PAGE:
In the future I will be discussing an allergy treatment plan we decided to pursue for Kenna. It is called Oral Immunitherapy and is a form of desensitization. I wanted to explain what desensitization is and how it works. You have probably heard about this form of allergy treatment as “allergy shots”, used for environmental allergens. It involves exposing a person to small amounts of their allergen and then increasing it, little by little, in attempt to change the immune systems response to that allergen.
Many studies have found allergy shots to be effective for treating rhinitis (hay fever) and asthma. When your immune system is exposed to the same allergen, at an extremely small level, the allergen does not cause a reaction. Then, slowly and consistently, the allergen amount is increased. The body won’t react and the immune and digestive systems adapt (creating tolerance). The same method is being used orally, for food allergies (OIT). Studies done show that OIT has a success rate of 85+% for Ige (anaphylactic) food allergies. That is a pretty good success rate. There are groups of people that would not benefit from OIT. Two of those groups are individuals with EOE (I will talk more about that later), and uncontrolled asthma.
Desensitization has been done for ages and even traces back to mid-evil times when people would inject themselves with tiny amounts of arsenic, in order to protect themselves from being poisoned. Think about the movie The Princess Bride where Wesley talks about building up immunity to iocane powder.In the same way, it is also possible to build up immunity to foods we are allergic to.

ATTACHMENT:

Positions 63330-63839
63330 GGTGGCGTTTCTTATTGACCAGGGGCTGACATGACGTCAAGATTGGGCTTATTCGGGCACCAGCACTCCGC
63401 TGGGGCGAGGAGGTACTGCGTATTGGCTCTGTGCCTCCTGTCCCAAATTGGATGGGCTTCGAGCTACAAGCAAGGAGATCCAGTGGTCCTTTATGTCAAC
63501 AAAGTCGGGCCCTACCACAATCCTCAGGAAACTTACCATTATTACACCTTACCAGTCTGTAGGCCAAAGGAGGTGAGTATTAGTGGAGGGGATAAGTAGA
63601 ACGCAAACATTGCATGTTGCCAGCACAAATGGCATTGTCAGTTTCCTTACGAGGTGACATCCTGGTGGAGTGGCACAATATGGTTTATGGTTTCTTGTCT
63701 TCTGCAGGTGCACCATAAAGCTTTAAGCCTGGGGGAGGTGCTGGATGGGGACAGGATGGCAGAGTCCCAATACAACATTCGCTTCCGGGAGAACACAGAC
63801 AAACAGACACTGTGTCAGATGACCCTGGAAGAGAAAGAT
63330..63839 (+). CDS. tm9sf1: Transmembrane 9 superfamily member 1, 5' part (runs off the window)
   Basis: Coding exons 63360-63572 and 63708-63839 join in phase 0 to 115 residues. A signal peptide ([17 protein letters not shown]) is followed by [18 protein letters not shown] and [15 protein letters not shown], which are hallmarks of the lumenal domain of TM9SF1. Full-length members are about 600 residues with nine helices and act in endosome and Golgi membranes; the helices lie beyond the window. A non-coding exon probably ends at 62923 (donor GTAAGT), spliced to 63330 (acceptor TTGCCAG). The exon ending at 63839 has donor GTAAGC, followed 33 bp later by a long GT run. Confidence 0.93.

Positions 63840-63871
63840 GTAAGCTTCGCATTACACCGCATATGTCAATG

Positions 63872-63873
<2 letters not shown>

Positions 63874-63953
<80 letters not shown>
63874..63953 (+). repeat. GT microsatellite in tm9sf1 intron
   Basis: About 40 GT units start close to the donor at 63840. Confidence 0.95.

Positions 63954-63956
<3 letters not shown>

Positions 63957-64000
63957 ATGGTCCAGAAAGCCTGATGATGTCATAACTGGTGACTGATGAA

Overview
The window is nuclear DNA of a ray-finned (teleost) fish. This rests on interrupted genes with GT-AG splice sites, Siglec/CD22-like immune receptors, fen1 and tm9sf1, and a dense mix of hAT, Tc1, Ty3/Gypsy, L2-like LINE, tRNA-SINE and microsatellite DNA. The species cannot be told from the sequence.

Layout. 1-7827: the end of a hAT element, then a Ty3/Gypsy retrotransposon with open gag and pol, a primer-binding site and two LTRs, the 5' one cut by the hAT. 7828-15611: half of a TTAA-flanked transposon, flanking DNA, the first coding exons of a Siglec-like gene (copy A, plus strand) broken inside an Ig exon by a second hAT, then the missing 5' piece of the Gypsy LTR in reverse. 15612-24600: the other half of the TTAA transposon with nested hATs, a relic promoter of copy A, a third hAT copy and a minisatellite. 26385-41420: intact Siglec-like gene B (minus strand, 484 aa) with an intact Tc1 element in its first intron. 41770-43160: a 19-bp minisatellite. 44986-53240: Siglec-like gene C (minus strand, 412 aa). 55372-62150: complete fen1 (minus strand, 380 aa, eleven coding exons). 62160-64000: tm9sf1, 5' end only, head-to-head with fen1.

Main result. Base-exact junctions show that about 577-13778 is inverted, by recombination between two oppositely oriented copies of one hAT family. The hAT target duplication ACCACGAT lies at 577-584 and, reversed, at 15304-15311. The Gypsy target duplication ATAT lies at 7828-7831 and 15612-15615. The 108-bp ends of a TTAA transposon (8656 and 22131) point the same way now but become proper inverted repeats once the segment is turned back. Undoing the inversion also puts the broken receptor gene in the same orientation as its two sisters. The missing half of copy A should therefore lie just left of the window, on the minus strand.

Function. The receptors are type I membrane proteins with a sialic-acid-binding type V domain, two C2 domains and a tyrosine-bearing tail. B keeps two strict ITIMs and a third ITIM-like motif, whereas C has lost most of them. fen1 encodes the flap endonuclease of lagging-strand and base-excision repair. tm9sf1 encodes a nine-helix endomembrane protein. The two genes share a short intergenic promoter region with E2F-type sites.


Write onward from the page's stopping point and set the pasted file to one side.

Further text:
Treatment can take as little as 6 months to many years, and maintenance is required for the rest of the individual’s life. It is important to note that desensitization (or OIT) does not mean that the person is no longer allergic. It means that they are tolerant. In our case, we are hoping to increase Kenna’s tolerance enough that she can “free-eat” her allergen, without risk of reaction. I definitely will not be encouraging her to eat scrambled eggs all day, but having a cupcake or donut at a birthday party will make the world of difference for her. I will be talking more in depth about Kenna’s treatment, the process, risks and benefits, what age is best, and myths in the future.
I know that desensitization works because we were able to desensitize Kenna with her milk allergy. From a young age, we would give her small amounts of cooked milk in a muffin. Over time, I would increase the amount of milk, and/or decrease the cooking time. Kenna gradually tolerated more and more amounts of milk. When Kenna was about 5 and tolerating muffins and pancakes with ease, our allergist encouraged us to move on to cooked cheese. Then to regular cheese. Then yogurt. With time, Kenna was able to eat milk products with no reaction. Her blood test numbers (RASTs) came down until eventually she was not allergic anymore. It was a wake up call to me, reminding me of how amazing our bodies are! We are able to adapt and change.
Although I knew that desensitization worked, I was afraid of Kenna’s egg allergy (which was much more severe than her milk allergy). One day I noticed a flier on Facebook advertising a Q&A seminar for OIT at a local hospital. I jumped on the opportunity to learn more. After learning about OIT we decided to put Kenna on the wait list. After 6 months of waiting we started treatment and I can’t wait to share our OIT journey with you!
If you are interested in OIT for you or a loved one, here is a great place to start. OIT is growing, and there may be a treatment center in your area. Ask around, you may already know someone who is in, or has completed, OIT.